Inside the AGA Practice Management and Economics Committee

Imagine that most of us involved in the practice of clinical gastroenterology feel like an unsought quest has been thrust upon us. In the history of health care in America, there has never been as great an alteration in the practice of medicine as the shift that is taking place beneath our feet.

The paradigm of health care is being transformed from a fee-for-service model into one in which value will be defined by patient satisfaction, outcomes and cost. In many journeys, the protagonist does not choose the voyage, it chooses them. All great quests involve uncertainty and risk. Opportunity and progress are the motivators to persevere; they are also the rewards.


The charge of AGA’s Practice Management and Economics Committee, in concert with the AGA Institute Roadmap Task Force, is to provide clinicians with a survival kit to succeed in navigating health-care reform.


In the face of these seismic changes, the charge of AGA’s Practice Management and Economics Committee, in concert with the AGA Institute Roadmap Task Force, is to provide clinicians with a survival kit to succeed in navigating health-care reform. The tools that we have developed and will continue to develop fall into three categories: tools to expand the scope of GI practices, tools to help deliver high-value patient care and tools to help us maximize our revenue.

Opportunities for GI practices to expand are being developed in non-procedural service lines. Our current focus is on the epidemic of obesity, which represents one of modern health care’s greatest challenges. Comprehensive care of the obese patient is an area well suited for gastroenterology. Not only are many common GI conditions a consequence of obesity, but also the integral relationship of diet to digestive diseases has historically linked nutrition to gastroenterology.

Two endoscopically placed bariatric devices have been approved in the past several months, and more will undoubtedly follow. These will be potentially important interventions to augment obesity treatment. In order to be the providers of these new technologies and incorporate them into GI practice, comprehensive weight management programs are required to support both patient safety and device efficacy. Our committee, as part of a larger AGA initiative, is developing a multidisciplinary user’s guide on how to safely and effectively implement these new advances of endoscopic bariatric therapy into practice. AGA has taken a collaborative approach in this multi-disciplinary space, and this initiative will be a multi-society effort in conjunction with our colleagues in SAGES, the Obesity Society and NASPGHAN. Another tool our committee created to help practices move forward is the Benchmark Database project. GI practices that participate in the AGA Benchmark survey will be able to compare themselves with other groups both regionally and nationally. In addition to basic practice characteristics of size, composition and affiliation, data will be available on reimbursement patterns, Medicare participation, services offered and quality reporting. This resource will be incorporated into a dynamic, easily searchable tool that will allow GI practices to evaluate themselves alongside their peers in order to be informed of current practice trends.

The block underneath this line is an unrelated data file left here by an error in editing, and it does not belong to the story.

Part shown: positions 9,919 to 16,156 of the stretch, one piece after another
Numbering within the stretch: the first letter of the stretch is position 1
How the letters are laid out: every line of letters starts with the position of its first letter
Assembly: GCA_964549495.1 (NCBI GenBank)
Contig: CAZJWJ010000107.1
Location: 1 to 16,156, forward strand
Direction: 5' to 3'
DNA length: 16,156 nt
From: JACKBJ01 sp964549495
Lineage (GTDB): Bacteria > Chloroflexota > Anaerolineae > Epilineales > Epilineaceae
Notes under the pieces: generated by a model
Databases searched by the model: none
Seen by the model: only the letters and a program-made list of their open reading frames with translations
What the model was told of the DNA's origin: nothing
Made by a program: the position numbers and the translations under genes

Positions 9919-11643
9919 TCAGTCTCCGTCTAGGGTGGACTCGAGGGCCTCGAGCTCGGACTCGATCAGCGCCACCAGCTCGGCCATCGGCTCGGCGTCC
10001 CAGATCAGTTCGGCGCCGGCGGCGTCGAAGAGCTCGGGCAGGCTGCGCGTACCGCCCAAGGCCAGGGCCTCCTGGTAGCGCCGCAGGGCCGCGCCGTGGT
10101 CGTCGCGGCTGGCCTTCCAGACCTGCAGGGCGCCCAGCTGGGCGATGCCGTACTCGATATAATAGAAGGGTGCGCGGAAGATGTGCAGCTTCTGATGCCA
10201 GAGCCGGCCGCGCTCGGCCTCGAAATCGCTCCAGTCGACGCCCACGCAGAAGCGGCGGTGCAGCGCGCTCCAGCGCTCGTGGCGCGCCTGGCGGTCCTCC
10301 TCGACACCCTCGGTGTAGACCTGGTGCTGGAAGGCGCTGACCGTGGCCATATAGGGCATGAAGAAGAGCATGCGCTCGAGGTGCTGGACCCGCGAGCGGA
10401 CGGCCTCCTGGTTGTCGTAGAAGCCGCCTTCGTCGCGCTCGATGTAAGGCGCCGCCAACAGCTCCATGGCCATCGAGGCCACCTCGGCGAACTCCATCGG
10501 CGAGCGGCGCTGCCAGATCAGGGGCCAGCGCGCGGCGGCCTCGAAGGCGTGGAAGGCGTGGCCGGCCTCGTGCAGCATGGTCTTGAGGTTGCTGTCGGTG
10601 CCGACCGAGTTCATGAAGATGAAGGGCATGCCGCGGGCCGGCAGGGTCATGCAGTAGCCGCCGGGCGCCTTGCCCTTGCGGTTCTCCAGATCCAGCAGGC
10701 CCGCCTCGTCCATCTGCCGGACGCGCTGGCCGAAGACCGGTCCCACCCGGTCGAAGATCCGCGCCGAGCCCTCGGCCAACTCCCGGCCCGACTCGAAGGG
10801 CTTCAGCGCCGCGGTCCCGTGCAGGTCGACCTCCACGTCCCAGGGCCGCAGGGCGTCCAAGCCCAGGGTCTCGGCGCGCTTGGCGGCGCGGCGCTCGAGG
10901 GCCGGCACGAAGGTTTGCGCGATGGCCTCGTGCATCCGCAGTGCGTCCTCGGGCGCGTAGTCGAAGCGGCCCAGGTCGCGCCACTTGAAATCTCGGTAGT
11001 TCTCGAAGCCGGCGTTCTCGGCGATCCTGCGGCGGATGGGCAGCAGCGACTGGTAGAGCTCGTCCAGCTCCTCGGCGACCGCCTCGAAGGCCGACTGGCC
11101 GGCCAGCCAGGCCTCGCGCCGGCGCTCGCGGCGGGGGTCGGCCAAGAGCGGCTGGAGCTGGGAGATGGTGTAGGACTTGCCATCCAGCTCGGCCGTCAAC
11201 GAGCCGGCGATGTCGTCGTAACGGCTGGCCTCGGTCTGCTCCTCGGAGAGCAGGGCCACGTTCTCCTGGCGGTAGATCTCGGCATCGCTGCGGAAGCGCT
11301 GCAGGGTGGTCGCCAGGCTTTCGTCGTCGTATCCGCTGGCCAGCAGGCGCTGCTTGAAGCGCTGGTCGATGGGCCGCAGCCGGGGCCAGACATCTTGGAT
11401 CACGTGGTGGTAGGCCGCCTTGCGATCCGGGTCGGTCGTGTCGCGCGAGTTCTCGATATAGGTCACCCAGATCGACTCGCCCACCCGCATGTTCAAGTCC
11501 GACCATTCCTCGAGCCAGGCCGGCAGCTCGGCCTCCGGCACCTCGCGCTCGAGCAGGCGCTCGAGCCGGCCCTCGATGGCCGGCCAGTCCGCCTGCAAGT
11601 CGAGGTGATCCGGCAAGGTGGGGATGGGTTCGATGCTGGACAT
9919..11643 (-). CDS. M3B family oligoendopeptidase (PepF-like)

Communication is a vital part of providing high quality patient care and achieving successful outcomes. We are developing a tool for specialist-to-specialist communication for the management of anti-coagulation at the time of endoscopy. This will be endorsed by both AGA and the American Heart Association. We are also considering similar provider-to-provider communication tools for the management of diabetes and for recommending health-maintenance care for patients with chronic IBD and liver disease. Lastly, we are developing an infographic and video to help patients understand what constitutes a high-value colonoscopy, available on the AGA website.

As reimbursement transitions to value-based care, alternative payment models that allow us to be rewarded for demonstrating high quality, efficiency gains and effective care coordination are needed. The AGA Roadmap Oversight and Practice Management groups have developed tools to navigate this transition. In the AGA Roadmap Toolbox, a timeline to value-based care serves as a guide for key transitions ahead. A bundled framework for colonoscopy was published for implementation and supported by an AGA colonoscopy bundled payment discussion forum on LinkedIn. Currently, a GERD bundle framework is awaiting publication. Notably, behind the scenes, the coverage and reimbursement subcommittee of our committee has been instrumental in advocating for the value of our clinical work. They tirelessly lobby and proactively support the evolution of fair and thoughtful payor policies related to all aspects of GI practice.

In order for tools to be useful, they need to be rapidly accessible, flexible and well designed. Going forward, a new focus will be placed on the impact of the Medicare Access and CHIP Reauthorization Act of 2015, and on the needs of the growing number of employed physicians, young gastroenterologists and, importantly, the patients that we care for. The AGA Practice Management and Economics Committee is excited to develop tools that will help AGA members survive and thrive as we navigate the rapidly changing health-care environment.

Dr. Streett is a member of the Crohn’s and Colitis Medical Advisory Board of Northern California.

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